This post is part of a more general reflection on the role and aims of higher education which has been a concern of mine for some time now – see the earlier post Not for profit – and has been given a new impulse by recent developments at the UvA Faculty of Humanities, where I am working as well.
«What is it, exactly, that constitutes the legitimacy of an intellectual endeavor? No one today, I believe, would dare to say, with the orthodox positivists, that the value of a line of research is to be measured by its ability to promote action. Experience has surely taught us that it is impossible to decide in advance whether even the most abstract speculations may not eventually prove extraordinarily helpful in practice. It would inflict a strange mutilation upon humanity to deny it a right to appease its intellectual appetites apart from all consideration of its material welfare. Even were history obliged to be eternally indifferent to homo faber or to homo politicus, it would be sufficiently justified by its necessity for the full flowering of homo sapiens». (Marc Bloch, The historian’s craft, pp. 9-10 of Manchester University Press’ 1954 edition; the book was written in 1941 and first published in French in 1949).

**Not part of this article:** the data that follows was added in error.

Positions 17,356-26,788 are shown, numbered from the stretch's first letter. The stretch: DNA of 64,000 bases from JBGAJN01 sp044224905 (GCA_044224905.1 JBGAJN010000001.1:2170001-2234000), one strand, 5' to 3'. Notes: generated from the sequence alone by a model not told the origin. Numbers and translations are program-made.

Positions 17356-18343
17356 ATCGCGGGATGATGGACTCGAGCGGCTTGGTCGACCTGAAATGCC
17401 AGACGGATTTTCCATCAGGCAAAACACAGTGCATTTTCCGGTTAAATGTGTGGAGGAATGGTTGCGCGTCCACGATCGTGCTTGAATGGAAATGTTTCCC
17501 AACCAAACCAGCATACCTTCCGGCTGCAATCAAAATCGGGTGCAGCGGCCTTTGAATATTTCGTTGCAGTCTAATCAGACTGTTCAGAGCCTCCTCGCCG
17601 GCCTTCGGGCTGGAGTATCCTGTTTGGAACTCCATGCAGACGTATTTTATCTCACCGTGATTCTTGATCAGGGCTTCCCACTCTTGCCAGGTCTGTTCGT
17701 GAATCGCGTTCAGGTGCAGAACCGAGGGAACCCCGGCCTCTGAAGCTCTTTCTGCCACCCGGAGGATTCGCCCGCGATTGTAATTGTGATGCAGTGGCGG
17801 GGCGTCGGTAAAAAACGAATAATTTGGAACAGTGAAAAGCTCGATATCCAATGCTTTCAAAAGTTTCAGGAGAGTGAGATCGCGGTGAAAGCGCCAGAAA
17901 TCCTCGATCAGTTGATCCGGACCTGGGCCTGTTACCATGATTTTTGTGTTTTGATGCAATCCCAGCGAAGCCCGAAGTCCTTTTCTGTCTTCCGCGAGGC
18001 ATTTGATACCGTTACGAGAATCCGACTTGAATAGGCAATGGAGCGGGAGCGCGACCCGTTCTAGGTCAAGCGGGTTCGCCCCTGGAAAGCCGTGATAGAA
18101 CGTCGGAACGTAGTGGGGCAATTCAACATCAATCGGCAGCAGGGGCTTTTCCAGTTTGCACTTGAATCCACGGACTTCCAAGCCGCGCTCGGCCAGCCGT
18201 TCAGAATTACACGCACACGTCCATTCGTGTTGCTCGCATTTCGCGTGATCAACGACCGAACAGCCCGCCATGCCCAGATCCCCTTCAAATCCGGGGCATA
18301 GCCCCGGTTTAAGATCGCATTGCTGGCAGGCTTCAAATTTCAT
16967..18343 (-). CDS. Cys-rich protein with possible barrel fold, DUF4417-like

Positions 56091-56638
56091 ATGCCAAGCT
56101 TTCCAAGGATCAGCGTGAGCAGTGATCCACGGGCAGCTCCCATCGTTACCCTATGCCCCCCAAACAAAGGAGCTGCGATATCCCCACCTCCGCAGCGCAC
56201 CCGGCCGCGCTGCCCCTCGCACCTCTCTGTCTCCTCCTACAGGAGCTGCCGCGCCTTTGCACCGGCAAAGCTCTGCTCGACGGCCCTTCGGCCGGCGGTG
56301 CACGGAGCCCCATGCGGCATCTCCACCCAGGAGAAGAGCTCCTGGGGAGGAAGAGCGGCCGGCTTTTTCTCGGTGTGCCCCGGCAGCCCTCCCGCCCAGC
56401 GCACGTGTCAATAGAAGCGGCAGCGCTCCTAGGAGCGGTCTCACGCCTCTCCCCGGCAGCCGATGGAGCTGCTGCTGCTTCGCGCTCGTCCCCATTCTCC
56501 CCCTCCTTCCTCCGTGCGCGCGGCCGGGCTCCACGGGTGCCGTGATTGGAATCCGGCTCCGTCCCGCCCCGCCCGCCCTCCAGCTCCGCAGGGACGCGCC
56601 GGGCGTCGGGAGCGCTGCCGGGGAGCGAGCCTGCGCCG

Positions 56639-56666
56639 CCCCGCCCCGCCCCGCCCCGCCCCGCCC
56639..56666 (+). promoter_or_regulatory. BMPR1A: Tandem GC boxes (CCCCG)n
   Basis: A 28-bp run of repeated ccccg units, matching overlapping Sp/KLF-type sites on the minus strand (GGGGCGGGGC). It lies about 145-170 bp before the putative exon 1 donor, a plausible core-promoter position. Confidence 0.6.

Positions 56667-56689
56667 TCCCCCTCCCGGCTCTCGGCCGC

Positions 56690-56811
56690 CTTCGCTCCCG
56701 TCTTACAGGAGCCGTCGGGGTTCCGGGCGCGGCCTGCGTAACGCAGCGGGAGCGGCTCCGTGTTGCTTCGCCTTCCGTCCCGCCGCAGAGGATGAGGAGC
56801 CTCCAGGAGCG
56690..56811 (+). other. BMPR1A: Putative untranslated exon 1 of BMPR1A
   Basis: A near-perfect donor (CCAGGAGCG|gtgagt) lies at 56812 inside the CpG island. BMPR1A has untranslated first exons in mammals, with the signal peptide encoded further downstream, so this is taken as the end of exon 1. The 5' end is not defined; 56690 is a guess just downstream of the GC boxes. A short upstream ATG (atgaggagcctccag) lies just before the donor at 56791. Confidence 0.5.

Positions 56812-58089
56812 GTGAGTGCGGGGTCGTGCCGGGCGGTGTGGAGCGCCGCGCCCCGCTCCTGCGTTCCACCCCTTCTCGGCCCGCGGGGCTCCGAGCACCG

As far as higher education and democracy are concerned, few people better than French historian Marc Bloch (1886-1944) embody the idea of critical thinking as essential to political freedom (and courage) and a healthy democracy. In case you don’t know: despite age and his position at the Sorbonne, Bloch not only volunteered for the French army at the outbreak of World War II, but also joined the Resistance in 1942. He was arrested, tortured and killed by the Nazis in 1944. Bloch was also a Jew «if not by religion, which I do not practise, no more than any other, at least by birth. […] I never claim my origins, with one exception: when facing an anti-Semite» (English translation – from Bloch’s L’Étrange défaite. Témoignage écrit en 1940 – is mine; original French text available online at the website of the Université du Québec à Quicoutimi).
Marc Bloch’s photo from the website of the Association Marc Bloch.